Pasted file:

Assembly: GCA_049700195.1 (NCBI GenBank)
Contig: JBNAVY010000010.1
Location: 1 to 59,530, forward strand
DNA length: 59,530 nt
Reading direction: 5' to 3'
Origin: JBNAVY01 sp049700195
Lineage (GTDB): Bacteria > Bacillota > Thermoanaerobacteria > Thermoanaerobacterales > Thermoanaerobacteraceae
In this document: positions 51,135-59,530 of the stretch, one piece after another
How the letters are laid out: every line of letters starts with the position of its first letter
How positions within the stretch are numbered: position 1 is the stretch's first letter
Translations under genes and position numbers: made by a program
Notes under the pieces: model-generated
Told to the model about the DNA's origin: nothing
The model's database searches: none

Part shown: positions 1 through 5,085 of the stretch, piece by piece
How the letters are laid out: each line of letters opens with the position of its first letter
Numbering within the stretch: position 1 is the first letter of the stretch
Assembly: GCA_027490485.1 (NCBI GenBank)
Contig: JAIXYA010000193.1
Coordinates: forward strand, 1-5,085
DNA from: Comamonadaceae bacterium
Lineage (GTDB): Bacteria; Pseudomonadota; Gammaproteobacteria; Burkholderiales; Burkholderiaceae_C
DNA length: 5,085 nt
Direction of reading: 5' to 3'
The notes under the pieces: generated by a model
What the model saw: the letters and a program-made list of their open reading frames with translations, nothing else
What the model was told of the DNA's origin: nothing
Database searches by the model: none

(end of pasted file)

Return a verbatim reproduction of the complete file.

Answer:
Assembly: GCA_049700195.1 (NCBI GenBank)
Contig: JBNAVY010000010.1
Location: 1 to 59,530, forward strand
DNA length: 59,530 nt
Reading direction: 5' to 3'
Origin: JBNAVY01 sp049700195
Lineage (GTDB): Bacteria > Bacillota > Thermoanaerobacteria > Thermoanaerobacterales > Thermoanaerobacteraceae
In this document: positions 51,135-59,530 of the stretch, one piece after another
How the letters are laid out: every line of letters starts with the position of its first letter
How positions within the stretch are numbered: position 1 is the stretch's first letter
Translations under genes and position numbers: made by a program
Notes under the pieces: model-generated
Told to the model about the DNA's origin: nothing
The model's database searches: none

Part shown: positions 1 through 5,085 of the stretch, piece by piece
How the letters are laid out: each line of letters opens with the position of its first letter
Numbering within the stretch: position 1 is the first letter of the stretch
Assembly: GCA_027490485.1 (NCBI GenBank)
Contig: JAIXYA010000193.1
Coordinates: forward strand, 1-5,085
DNA from: Comamonadaceae bacterium
Lineage (GTDB): Bacteria; Pseudomonadota; Gammaproteobacteria; Burkholderiales; Burkholderiaceae_C
DNA length: 5,085 nt
Direction of reading: 5' to 3'
The notes under the pieces: generated by a model
What the model saw: the letters and a program-made list of their open reading frames with translations, nothing else
What the model was told of the DNA's origin: nothing
Database searches by the model: none